Tadao Nagasaki, Alexander J. Schuyler, Jinming Zhao, Svetlana N. Samovich, Kazuhiro Yamada, Yanhan Deng, Scott P. Ginebaugh, Stephanie A. Christenson, Prescott G. Woodruff, John V. Fahy, John B. Trudeau, Detcho Stoyanovsky, Anuradha Ray, Yulia Y. Tyurina, Valerian E. Kagan, Sally E. Wenzel
Acute myocardial infarction (AMI) induces blood leukocytosis, which correlates inversely with patient survival. The molecular mechanisms leading to leukocytosis in the infarcted heart, remain poorly understood. Using an AMI mouse model, we identified gasdermin D (GSDMD) in activated leukocytes early in AMI. We demonstrated that GSDMD is required for enhanced early mobilization of neutrophils to the infarcted heart. Loss of GSDMD resulted in attenuated IL-1β release from neutrophils and subsequent decreased neutrophils and monocytes in the infarcted heart. Knockout of GSDMD in mice significantly reduced infarct size, improved cardiac function, and increased survival post AMI. Through a series of bone marrow transplantation studies and leukocytes depletion experiments, we further clarified that excessive bone marrow derived and GSDMD-dependent early neutrophil production and mobilization (24 hours post AMI), contributed to the detrimental immunopathology after AMI. Pharmacological inhibition of GSDMD also conferred cardioprotection post AMI, through reduction of scar size and enhancement of heart function. Our study provides new mechanistic insights into molecular regulation of neutrophil generation and mobilization after AMI, and supports GSDMD as a new target for improved ventricular remodeling and reduced heart failure after AMI.
Kai Jiang, Zizhuo Tu, Kun Chen, Yue Xu, Feng Chen, Sheng Xu, Tingting Shi, Jie Qian, Lan Shen, John Hwa, Dandan Wang, Yaozu Xiang
Chronic kidney disease (CKD) imposes a strong and independent risk for peripheral artery disease (PAD). While solutes retained in CKD patients (uremic solutes) inflict vascular damage, their role in PAD remain elusive. Here, we show that the dietary tryptophan-derived uremic solute including indoxyl sulfate (IS) and Kynurenine (Kyn), at concentrations corresponding to CKD patients suppressed β-catenin in several cell-types including microvascular endothelial cells (EC), inhibiting Wnt activity and proangiogenic Wnt targets in ECs. Mechanistic probing revealed that these uremic solutes downregulated β-catenin, dependent on serine 33 in its degron motif and through Aryl Hydrocarbon Receptor (AHR). Hindlimb ischemia in adenine-induced CKD and IS solute-specific mice models showed diminished β-catenin and VEGF-A in the capillaries and reduced capillary density, which correlated inversely with blood levels of IS and Kyn and AHR activity in ECs. An AHR inhibitor treatment normalized post-ischemic angiogenic response in CKD mice to a non-CKD level. In a prospective cohort of PAD patients, plasma levels of tryptophan metabolites and plasma’s AHR-inducing activity in ECs significantly increased the risk of future adverse limb events. This work uncovers tryptophan metabolites-AHR-β-catenin axis as a mediator of microvascular rarefaction in CKD patients and demonstrates its targetability for PAD in CKD models.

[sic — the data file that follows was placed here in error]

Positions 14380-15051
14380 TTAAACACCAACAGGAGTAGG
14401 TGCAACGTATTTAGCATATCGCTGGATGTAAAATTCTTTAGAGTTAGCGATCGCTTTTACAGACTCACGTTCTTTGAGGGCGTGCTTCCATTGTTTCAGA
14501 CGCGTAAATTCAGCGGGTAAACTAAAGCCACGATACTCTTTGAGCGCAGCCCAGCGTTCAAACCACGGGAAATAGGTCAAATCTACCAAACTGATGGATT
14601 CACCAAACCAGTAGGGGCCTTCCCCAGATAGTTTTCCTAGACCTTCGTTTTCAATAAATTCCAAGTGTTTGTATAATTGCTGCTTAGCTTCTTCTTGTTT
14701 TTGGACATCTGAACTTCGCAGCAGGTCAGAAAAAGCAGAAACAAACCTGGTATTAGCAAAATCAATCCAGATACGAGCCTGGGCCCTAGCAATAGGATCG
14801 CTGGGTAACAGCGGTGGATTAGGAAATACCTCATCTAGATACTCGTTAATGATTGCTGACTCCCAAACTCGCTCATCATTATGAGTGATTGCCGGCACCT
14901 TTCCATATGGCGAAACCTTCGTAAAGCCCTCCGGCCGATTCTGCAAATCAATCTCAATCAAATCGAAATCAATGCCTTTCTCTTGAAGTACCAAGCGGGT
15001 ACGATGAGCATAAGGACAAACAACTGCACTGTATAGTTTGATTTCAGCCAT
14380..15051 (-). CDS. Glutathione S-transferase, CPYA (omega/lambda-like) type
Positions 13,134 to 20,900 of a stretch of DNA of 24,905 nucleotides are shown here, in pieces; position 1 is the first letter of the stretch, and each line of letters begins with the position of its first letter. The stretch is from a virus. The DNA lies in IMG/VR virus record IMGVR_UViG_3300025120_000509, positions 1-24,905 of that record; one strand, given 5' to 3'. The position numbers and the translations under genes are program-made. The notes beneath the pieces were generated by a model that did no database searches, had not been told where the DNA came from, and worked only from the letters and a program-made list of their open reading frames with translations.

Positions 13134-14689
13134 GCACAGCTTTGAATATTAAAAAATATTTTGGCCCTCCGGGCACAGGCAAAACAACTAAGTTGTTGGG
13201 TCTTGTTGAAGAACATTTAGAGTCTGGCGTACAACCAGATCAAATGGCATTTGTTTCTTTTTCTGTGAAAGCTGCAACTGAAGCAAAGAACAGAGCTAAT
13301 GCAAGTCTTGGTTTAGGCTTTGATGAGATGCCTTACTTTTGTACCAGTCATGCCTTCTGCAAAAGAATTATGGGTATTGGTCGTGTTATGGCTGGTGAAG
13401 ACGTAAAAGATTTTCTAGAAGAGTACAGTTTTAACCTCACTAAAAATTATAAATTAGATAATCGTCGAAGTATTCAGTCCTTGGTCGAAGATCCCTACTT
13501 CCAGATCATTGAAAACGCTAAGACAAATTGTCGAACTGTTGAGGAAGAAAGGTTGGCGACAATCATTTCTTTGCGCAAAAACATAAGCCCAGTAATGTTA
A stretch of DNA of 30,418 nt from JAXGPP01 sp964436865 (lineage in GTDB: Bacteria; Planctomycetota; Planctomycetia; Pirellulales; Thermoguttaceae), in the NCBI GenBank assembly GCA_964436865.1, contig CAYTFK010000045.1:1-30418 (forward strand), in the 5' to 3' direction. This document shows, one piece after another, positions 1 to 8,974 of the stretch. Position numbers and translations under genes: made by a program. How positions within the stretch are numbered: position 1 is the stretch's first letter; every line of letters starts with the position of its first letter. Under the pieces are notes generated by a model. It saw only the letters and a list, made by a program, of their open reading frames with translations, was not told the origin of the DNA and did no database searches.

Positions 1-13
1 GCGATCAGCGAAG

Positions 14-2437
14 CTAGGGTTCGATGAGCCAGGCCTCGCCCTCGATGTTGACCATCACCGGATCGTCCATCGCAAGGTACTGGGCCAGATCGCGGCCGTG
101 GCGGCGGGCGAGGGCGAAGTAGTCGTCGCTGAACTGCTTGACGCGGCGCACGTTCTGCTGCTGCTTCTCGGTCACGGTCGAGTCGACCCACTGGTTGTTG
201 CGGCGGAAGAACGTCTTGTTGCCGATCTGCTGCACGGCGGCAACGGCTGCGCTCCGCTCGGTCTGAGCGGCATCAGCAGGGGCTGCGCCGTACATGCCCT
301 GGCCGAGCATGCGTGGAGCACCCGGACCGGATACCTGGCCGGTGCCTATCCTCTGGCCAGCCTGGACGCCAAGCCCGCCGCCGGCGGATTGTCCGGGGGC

Nkiruka V. Arinze, Wenqing Yin, Saran Lotfollahzadeh, Marc Arthur Napoleon, Sean Richards, Joshua A. Walker, Mostafa Belghasem, Jonathan D. Ravid, Mohamed Hassan Kamel, Stephen A. Whelan, Norman Lee, Jeffrey J. Siracuse, Stephan Anderson, Alik Farber, David Sherr, Jean Francis, Naomi M. Hamburg, Nader Rahimi, Vipul C. Chitalia